Pass the Remote

Why we can't all work from home

  • In recent years there has been a trend towards greater incidence of homeworking. This has been driven by enhanced technological possibilities, but also by supply and demand factors as employers try to save on office costs and workers seek to reduce travelling time and have a different work-life balance.

  • There is some evidence that homeworking can boost productivity, but not all workers are suited to home work and some may find the isolation problematic.

  • Headline totals of full-time home workers are misleading. The bulk of those classified in this way are working from home rather than at Most are self-employed. Only a minority correspond to the popular image of workers in ‘home offices’ in front of a computer screen.

  • Regular home workers are a relatively privileged group, many in professional and managerial roles. They are older than the average member of the workforce and better paid. They are disproportionately white and male and tend to own their own homes.

  • The current lockdown means more will be working at home, but it seems unlikely that more than 15 per cent of healthy workers confined to home will be able to work productively for their employer or for their own business.

  • Those who cannot work productively include many younger workers who are normally employed in bars, restaurants, hotels and retail outlets, but also include self-employed skilled workers who normally go out to serve clients and customers from a home base.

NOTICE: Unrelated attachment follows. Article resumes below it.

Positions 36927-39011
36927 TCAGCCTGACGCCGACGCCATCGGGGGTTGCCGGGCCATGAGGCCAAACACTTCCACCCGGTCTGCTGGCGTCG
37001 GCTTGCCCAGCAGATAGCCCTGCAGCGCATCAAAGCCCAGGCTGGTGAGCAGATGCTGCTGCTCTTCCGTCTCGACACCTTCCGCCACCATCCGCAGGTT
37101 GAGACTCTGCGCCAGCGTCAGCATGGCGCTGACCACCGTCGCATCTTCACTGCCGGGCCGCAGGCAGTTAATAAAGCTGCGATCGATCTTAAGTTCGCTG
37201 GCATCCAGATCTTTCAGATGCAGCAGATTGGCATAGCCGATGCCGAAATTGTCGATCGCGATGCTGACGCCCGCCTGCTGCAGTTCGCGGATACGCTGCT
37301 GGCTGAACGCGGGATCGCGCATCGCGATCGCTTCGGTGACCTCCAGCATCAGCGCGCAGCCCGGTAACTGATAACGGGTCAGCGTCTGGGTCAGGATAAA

• The requirement for a substantial period of home isolation is a far more serious matter for these groups, both in terms of current incomes and future prospects, than it is for the journalists, politicians, academics and think-tankers who dominate public discourse.

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Editorial and Research Fellow

Len Shackleton is an Editorial and Research Fellow at the IEA and Professor of Economics at the University of Buckingham. He was previously Dean of the Royal Docks Business School at the University of East London and prior to that was Dean of the Westminster Business School. He has also taught at Queen Mary, University of London and worked as an economist in the Civil Service. His research interests are primarily in the economics of labour markets. He has worked with many think tanks, most closely with the Institute of Economic Affairs, where he is an Economics Fellow. He edits the journal Economic Affairs, which is co-published by the IEA and the University of Buckingham.